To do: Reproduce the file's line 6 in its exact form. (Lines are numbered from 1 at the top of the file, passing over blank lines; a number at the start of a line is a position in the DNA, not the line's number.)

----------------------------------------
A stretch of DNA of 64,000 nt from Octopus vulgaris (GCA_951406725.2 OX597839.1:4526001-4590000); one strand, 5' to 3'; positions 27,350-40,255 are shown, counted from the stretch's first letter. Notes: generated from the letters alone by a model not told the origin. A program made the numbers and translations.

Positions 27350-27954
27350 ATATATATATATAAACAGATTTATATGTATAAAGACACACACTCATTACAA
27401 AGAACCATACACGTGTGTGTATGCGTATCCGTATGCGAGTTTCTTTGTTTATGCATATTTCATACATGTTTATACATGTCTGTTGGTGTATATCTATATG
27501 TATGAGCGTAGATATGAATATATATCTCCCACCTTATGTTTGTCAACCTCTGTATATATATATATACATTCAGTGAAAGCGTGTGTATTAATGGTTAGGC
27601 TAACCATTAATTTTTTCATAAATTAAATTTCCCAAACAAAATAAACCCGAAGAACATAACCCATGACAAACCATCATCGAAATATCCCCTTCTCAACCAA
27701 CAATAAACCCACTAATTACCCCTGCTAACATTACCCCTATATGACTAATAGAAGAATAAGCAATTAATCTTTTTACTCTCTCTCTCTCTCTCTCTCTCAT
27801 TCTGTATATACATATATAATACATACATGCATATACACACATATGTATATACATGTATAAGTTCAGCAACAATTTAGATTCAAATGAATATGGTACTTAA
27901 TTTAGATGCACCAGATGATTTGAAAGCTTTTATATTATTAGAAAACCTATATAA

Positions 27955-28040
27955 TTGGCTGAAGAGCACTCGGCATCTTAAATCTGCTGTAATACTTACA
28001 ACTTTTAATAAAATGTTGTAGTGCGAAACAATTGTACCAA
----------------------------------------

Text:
27601 TAACCATTAATTTTTTCATAAATTAAATTTCCCAAACAAAATAAACCCGAAGAACATAACCCATGACAAACCATCATCGAAATATCCCCTTCTCAACCAA